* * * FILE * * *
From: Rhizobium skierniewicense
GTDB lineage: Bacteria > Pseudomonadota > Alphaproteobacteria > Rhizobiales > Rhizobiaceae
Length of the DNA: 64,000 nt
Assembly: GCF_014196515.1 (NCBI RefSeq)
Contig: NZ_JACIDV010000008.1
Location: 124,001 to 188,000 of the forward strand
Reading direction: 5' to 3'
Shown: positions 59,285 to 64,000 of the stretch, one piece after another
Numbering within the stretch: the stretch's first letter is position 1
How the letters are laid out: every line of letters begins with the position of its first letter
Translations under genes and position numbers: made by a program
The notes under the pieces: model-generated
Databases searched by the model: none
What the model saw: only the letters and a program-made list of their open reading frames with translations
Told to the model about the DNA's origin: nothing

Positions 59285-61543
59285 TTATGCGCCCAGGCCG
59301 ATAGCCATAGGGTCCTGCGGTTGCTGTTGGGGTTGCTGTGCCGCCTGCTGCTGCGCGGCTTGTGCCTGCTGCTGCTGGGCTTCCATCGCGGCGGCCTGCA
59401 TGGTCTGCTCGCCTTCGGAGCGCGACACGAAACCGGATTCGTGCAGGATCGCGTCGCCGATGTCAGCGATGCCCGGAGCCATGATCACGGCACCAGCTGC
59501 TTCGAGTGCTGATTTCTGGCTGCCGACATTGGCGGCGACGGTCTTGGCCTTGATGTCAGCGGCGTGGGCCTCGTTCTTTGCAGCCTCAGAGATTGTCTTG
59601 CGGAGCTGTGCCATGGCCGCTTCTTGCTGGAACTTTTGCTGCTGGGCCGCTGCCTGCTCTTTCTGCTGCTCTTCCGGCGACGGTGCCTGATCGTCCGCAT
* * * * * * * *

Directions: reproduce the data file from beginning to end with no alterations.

From: Rhizobium skierniewicense
GTDB lineage: Bacteria > Pseudomonadota > Alphaproteobacteria > Rhizobiales > Rhizobiaceae
Length of the DNA: 64,000 nt
Assembly: GCF_014196515.1 (NCBI RefSeq)
Contig: NZ_JACIDV010000008.1
Location: 124,001 to 188,000 of the forward strand
Reading direction: 5' to 3'
Shown: positions 59,285 to 64,000 of the stretch, one piece after another
Numbering within the stretch: the stretch's first letter is position 1
How the letters are laid out: every line of letters begins with the position of its first letter
Translations under genes and position numbers: made by a program
The notes under the pieces: model-generated
Databases searched by the model: none
What the model saw: only the letters and a program-made list of their open reading frames with translations
Told to the model about the DNA's origin: nothing

Positions 59285-61543
59285 TTATGCGCCCAGGCCG
59301 ATAGCCATAGGGTCCTGCGGTTGCTGTTGGGGTTGCTGTGCCGCCTGCTGCTGCGCGGCTTGTGCCTGCTGCTGCTGGGCTTCCATCGCGGCGGCCTGCA
59401 TGGTCTGCTCGCCTTCGGAGCGCGACACGAAACCGGATTCGTGCAGGATCGCGTCGCCGATGTCAGCGATGCCCGGAGCCATGATCACGGCACCAGCTGC
59501 TTCGAGTGCTGATTTCTGGCTGCCGACATTGGCGGCGACGGTCTTGGCCTTGATGTCAGCGGCGTGGGCCTCGTTCTTTGCAGCCTCAGAGATTGTCTTG
59601 CGGAGCTGTGCCATGGCCGCTTCTTGCTGGAACTTTTGCTGCTGGGCCGCTGCCTGCTCTTTCTGCTGCTCTTCCGGCGACGGTGCCTGATCGTCCGCAT